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Association of adiponectin with Barrett’s oesophagus

Obesity is a known risk factor for both Barrett’s oesophagus and reflux. The current study explores the possibility that the link with obesity is due to metabolic factors rather than reflux alone. Adiponectin is secreted by adipose tissue into the blood in multimeric complexes, trimers (low molecular weight, LMW), hexamers (middle molecular weight, MMW) and octadectimers (high molecular weight HMW) and total blood levels are inversely related to obesity. While HMW are pro-inflammatory, LMW are anti-inflammatory. This study examined 311 subjects undergoing endoscopy for reflux symptoms or Barrett’s surveillance. They found the ratio of LMW/Total adiponectin to be decreased in Barrett’s oesophagus particularly in females (figure). High LMW was associated with reduced risk of Barrett’s versus low LMW, OR 0.33 while the top tercile of the LMW/total ratio compared with the lowest tercile had an OR of 0.27 (0.13 – 0.58) overall and 0.2 for women alone. The authors conclude that it is the balance of the anti- and pro-inflammatory forms of Adiponectin that determine whether reflux leads to Barrett’s oesophagus. See page 1582

Box plot showing ratio of LMW/total Adiponectin stratified by gender in cases of Barrett’s and controls with just reflux.

NSAID induced small intestinal ulceration is increased by insoluble dietary fibre

Small intestinal (SI) ulceration due to NSAIDs is of increasing clinical importance. Non-specific cyclooxygenase inhibitors such as indomethacin (IND) induce a compensatory increase in leukotriene synthesis associated with ileal hypermotility. The current study examined the impact of insoluble dietary fibre on IND-induced SI injury which was strikingly increased on a high fibre diet (HFD) particularly in the distal SI. IND-induced ileal hypermotility was likely due to leukotriene since it was inhibited by AA-861 a 5-lipoxygenase inhibitor and pranlukast (a LT receptor antagonist) and atropine (see figure). These intestinal lesions were also inhibited by treatment with cholestyramine and neomycin suggesting that bile salts and luminal bacteria also play a role. IND may stimulate ileal motility by inhibiting the production of inhibitory prostaglandins (PGI2 & PGE2) and increasing the production of stimulatory leukotrienes. This regional hypermotility together with increased concentration of bile salts, insoluble fibre and bacteria may localise mucosal injury to the ileum. It remains to be seen whether differences in dietary fibre intake contribute to different susceptibilities to NSAID induced small intestinal injury in patients. See page 1590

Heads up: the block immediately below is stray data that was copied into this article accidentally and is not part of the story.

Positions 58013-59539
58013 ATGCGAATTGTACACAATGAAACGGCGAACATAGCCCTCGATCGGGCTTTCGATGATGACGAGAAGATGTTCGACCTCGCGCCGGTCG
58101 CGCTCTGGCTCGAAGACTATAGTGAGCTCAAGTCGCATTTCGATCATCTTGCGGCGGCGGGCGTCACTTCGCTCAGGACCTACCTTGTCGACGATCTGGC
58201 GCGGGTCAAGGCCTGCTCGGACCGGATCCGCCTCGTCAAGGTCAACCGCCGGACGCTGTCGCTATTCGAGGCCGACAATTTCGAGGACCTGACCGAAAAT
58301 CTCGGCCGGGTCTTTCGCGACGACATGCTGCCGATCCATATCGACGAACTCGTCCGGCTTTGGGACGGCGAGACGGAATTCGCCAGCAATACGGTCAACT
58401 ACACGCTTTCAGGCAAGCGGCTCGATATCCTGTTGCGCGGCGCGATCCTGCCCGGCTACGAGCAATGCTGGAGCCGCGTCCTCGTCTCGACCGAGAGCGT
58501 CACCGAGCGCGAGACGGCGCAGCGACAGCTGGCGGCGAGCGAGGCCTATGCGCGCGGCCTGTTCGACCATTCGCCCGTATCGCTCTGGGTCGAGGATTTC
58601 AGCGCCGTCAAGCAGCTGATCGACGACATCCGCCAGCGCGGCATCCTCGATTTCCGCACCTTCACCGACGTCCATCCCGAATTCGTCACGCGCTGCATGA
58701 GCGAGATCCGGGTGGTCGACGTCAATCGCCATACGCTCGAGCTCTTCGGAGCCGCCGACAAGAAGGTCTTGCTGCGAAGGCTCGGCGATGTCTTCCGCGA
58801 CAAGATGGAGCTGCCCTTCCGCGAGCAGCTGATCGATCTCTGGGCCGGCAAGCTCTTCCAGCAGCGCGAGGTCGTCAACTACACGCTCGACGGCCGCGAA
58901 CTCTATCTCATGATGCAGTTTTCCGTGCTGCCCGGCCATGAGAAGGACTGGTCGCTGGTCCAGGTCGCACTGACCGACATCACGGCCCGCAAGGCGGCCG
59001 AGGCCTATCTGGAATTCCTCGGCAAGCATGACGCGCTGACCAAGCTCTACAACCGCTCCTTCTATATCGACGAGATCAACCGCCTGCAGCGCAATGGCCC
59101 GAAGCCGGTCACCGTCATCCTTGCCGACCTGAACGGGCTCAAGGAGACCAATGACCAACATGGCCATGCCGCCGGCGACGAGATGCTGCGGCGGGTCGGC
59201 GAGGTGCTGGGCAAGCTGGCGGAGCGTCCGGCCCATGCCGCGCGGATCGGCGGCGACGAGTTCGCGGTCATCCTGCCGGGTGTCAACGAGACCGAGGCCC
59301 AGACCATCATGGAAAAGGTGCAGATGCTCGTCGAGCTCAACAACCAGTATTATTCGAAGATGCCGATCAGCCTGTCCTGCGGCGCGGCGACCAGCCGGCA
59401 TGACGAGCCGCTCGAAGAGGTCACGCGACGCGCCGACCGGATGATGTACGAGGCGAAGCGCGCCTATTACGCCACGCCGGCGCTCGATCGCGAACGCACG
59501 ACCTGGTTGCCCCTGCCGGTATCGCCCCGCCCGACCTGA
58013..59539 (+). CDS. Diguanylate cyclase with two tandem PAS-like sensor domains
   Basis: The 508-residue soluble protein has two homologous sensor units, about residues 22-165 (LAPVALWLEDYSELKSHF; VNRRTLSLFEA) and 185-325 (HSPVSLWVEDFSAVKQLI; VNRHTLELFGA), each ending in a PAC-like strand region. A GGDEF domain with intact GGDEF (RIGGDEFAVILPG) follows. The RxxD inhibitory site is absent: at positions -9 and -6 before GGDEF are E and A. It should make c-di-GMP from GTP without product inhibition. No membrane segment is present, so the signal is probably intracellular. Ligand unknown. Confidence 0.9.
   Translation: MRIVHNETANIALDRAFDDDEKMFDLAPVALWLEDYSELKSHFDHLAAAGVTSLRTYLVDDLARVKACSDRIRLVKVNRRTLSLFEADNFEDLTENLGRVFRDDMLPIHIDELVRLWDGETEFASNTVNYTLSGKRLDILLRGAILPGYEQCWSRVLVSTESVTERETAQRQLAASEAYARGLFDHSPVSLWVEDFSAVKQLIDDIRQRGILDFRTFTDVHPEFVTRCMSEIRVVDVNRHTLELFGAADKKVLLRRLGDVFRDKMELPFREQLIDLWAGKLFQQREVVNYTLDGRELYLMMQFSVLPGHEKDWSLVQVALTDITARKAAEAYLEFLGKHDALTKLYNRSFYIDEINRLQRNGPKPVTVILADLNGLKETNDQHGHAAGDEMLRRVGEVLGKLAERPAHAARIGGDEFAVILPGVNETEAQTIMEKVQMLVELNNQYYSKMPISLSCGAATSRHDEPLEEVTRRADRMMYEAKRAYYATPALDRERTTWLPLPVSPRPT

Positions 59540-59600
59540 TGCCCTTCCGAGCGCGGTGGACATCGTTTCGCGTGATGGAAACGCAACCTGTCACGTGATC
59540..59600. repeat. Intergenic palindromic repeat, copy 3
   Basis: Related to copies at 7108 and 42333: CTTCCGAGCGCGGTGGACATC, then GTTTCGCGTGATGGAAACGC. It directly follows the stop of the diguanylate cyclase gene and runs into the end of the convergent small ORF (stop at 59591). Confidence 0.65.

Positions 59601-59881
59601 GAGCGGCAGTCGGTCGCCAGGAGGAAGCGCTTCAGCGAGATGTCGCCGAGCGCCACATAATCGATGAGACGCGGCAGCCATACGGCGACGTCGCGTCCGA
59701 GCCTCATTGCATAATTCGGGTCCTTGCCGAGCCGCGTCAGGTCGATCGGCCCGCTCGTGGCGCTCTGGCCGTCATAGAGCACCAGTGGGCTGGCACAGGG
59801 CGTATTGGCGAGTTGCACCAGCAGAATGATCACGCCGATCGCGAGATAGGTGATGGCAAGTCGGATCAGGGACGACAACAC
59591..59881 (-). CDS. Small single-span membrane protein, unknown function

Effect of AA-861, pranlukast and atropine on ileal motility induced by Indomethacin. All three significantly inhibited Indomethacin induced injury.

Linoleic acid and ulcerative colitis – a European prospective cohort study

Ulcerative colitis is a chronic inflammatory disease with a multifactorial etiology, including environmental factors. Dietary linoleic acid, an n-6 polyunsaturated fatty acid, is metabolised to arachidonic acid, which in turn is further metabolised to eicosonoids including prostaglandin E2, leukotriene B4 and thromboxane A2. These eicosanoids have pro-inflammatory properties and are found with excess in the mucosa of patients with ulcerative colitis. In this study, the authors investigated therefore if a high dietary intake of linoleic acid would increase the risk of ulcerative colitis. Over 200 000 individuals participating in the EPIC trial (European Prospective Investigation into Cancer and Nutrition) were followed up prospectively for the diagnosis of UC. Dietary data from food questionnaires were available and each case was matched with four controls. A total of 126 participants developed ulcerative colitis after a median follow-up of 4 years. The highest quartile of intake of linoleic acid was associated with an increased risk of ulcerative colitis (OR = 2.49, 95% CI 1.23 to 5.07, p = 0.01). The authors conclude that dietary linoleic acid may play a role in the aetiology of ulcerative colitis. See page 1606

Identification of major zymogen granule membrane glycoprotein GP2 as the autoantigen of pancreatic antibodies in Crohn’s disease